Carcinoid Tumors constitute 1-2% of lung carcinomas. 75-90% of lung carcinoids are central, and 10-25% are peripheric. Pulmonary carcinoids are the most common primary lung tumors in children and adolescents.

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Carcinoid Tumors

  • Typical carcinoid tumor:
    • It constitutes 90% of lung carcinoid tumors.
    • Low-grade malignant tumor
    • 5-15% regional lymph node metastasis at the time of diagnosis
    • Distant organ metastases around 3%
  • Atypical carcinoid tumor:
    • Atypical carcinoid is rare.
    • Moderately malignant tumor
    • There may be 40-50% regional lymph node metastases at the time of diagnosis.
    • Distant organ metastases in 20%

Note:   Carcinoid tumors are among the neuroendocrine tumors of the lung. Therefore, the differential diagnosis should be made pathologically for other neuroendocrine tumors (large cell neuroendocrine carcinoma and small cell carcinoma). Histological appearance, presence of necrosis, and mitosis affect this classification.

Carcinoid Tumors Symptoms

Up to 40% of carcinoid tumors are detected randomly in radiological findings without any prominent clinical symptoms. Because they give late signs, the diagnosis is usually made late. Some of these patients are treated for asthma and pneumonia.Signs of Carcinoid Tumors are as follows:

  • Cough
  • Hemoptysis/Bleeding from the mouth
  • Recurrent pneumonia
  • Stridor/ wheezing sound when breathing

Note: For this reason, it is necessary to investigate underlying tumors in young asthma and pneumonia patients resistant to treatment.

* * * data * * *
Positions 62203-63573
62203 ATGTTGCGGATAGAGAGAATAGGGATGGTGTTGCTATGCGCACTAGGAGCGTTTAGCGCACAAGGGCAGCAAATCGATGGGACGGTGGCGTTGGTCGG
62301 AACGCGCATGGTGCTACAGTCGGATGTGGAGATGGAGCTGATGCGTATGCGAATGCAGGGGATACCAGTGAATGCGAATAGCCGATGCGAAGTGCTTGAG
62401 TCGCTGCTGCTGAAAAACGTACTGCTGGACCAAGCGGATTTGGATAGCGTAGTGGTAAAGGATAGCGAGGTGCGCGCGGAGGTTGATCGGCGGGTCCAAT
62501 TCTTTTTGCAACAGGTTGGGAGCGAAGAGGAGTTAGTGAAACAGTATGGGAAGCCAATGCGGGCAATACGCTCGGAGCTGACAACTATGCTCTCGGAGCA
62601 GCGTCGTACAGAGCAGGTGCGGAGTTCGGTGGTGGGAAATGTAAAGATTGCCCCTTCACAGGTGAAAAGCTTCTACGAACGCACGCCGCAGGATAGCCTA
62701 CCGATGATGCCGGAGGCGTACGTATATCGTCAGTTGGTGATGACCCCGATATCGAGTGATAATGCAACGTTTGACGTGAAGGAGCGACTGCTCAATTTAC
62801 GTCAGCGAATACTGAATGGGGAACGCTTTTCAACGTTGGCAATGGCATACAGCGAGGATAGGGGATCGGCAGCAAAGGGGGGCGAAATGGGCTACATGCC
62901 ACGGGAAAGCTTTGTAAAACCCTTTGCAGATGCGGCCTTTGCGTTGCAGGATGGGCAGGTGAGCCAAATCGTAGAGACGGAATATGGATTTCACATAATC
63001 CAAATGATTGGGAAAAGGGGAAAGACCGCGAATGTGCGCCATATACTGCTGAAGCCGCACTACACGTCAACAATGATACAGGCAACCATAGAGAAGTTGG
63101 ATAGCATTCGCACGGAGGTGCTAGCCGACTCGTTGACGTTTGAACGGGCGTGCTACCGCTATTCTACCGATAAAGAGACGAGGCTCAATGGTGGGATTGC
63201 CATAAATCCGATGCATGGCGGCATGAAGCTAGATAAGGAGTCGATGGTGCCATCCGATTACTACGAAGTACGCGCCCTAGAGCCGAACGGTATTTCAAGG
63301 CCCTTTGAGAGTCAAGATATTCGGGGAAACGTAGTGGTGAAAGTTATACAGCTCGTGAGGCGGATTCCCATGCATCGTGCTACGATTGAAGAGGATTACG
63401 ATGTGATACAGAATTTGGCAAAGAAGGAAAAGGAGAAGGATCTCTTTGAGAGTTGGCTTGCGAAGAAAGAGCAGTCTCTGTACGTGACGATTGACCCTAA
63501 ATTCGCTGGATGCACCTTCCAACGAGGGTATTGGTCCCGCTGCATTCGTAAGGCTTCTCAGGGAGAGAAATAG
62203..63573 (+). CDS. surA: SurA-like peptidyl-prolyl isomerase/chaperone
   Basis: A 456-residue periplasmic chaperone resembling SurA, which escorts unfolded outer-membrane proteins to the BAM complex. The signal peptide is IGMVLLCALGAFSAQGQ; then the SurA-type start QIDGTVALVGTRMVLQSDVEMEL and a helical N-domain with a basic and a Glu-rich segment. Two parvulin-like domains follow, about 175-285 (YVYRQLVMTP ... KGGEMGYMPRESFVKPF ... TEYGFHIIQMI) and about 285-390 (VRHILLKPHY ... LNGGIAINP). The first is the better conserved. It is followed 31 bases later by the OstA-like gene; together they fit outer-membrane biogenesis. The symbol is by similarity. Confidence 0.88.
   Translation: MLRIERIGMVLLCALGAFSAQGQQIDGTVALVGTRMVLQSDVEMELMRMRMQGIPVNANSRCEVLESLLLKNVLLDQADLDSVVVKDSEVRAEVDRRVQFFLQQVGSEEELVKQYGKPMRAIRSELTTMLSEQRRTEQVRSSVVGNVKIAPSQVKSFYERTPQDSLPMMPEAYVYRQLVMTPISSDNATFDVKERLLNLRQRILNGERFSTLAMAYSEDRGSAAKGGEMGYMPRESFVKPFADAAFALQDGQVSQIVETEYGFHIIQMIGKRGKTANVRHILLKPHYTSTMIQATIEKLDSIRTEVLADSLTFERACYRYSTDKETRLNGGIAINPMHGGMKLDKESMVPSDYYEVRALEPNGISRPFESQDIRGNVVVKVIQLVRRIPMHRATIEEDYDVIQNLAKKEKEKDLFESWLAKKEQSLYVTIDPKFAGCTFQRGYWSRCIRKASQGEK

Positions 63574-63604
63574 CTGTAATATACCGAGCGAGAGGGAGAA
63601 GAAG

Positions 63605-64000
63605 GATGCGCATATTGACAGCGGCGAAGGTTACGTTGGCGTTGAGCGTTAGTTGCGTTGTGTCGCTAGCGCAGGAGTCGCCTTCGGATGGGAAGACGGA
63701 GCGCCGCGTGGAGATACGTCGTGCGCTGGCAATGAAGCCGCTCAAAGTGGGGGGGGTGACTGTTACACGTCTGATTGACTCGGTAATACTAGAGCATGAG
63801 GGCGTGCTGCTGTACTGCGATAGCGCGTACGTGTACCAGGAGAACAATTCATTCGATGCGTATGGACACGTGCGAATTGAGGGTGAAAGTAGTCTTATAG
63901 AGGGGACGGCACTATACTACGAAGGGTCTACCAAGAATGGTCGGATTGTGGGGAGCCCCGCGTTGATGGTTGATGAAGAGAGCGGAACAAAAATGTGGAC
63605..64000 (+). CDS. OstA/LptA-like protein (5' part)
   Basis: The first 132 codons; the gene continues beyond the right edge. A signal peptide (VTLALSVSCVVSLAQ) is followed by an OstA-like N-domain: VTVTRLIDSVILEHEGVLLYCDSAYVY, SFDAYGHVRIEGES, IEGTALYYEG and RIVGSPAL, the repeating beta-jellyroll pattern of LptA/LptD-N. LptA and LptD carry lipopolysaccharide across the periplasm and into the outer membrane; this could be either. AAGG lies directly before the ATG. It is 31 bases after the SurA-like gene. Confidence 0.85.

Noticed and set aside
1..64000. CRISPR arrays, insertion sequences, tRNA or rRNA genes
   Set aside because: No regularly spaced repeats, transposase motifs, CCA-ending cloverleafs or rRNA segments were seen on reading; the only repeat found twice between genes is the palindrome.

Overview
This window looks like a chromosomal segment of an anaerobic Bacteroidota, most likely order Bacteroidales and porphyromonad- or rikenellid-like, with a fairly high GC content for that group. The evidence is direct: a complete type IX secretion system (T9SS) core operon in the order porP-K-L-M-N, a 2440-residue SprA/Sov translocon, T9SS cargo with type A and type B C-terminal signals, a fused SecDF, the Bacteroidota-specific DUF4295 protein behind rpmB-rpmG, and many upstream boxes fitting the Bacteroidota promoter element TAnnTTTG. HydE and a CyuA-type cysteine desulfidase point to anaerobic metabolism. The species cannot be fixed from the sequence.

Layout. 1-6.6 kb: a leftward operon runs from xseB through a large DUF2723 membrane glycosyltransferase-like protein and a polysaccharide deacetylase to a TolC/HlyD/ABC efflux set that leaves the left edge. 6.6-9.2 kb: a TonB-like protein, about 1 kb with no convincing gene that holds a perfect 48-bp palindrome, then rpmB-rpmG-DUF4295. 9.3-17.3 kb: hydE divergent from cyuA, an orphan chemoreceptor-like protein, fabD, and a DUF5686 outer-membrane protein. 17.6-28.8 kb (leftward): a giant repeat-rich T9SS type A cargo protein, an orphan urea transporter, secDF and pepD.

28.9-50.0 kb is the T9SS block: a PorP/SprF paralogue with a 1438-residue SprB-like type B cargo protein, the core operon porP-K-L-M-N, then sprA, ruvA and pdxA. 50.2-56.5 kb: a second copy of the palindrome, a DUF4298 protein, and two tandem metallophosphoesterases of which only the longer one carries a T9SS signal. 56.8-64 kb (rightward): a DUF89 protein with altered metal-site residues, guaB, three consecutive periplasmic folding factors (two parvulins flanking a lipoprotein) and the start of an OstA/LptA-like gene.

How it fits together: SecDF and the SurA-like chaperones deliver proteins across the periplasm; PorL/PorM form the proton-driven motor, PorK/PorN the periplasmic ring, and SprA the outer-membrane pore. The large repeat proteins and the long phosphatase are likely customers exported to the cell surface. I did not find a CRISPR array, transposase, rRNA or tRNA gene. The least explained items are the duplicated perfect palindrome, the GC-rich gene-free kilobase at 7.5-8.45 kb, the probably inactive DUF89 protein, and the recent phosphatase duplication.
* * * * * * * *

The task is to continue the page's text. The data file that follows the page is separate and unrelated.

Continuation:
Diagnosis of Carcinoid Tumors

Carcinoid Tumors Treatment

  • PA chest X-ray
  • Thorax CT
  • Bronchoscopy
    • It is principally diagnosed by biopsy guided by bronchoscopy.
    • Since carcinoid tumors are hemorrhagic lesions, they may bleed during the biopsy.
    • If it bleeds, we prefer rigid bronchoscopy, which is rare.
  • PET-CT


  • The TNM classification is used for the staging of carcinoid tumors.

Treatment of Carcinoid Tumors

  • Since typical carcinoid tumors are low-grade malignant than other lung tumors, surgery is complete resection of the tumor with as much lung tissue as possible.
  • Broncho-plastic procedures
    • If the central side of the tumor is within the main bronchi, we resect the tumor, and the two healthy bronchi are sutured as an end-to-end anastomosis.
    • It may be more beneficial to perform these broncho-plastic procedures with open surgery.
  • Segmentectomy
    • Segmentectomy is performed if the tumor is in a segment and the surgical margins are negative. If possible, it is the best choice.
    • Segmentectomy should be the first choice to use minimally invasive surgical methods.
    • Robotic Surgery or Thoracoscopic/ VATS
  • Lobectomy
    • Lung resection may be inevitable in cases where irreversible changes affect the distal part of the tumor.
      • Robotic Surgery or Thoracoscopic/ VATS
    • A sleeve lobectomy should be preferred if the tumor is in the lobe of the bronchus.
  • In these patients, complete lymphadenectomy should be performed surgically.
  • The surgical method is preferred in atypical carcinoid tumors, like other lung cancers, and carcinoid tumors are treated.

After the operation, the patient discharges within 3-5 days.


Typical carcinoids do not require additional chemotherapy and radiotherapy after surgery. If there is metastasis to the lymph node in atypical carcinoid tumors, patients may need additional chemotherapy/radiotherapy.


Since these typical carcinoids show good differentiation, the survival of these patients is excellent if surgery is successful with negative surgical margins and metastasis-free lymph nodes.


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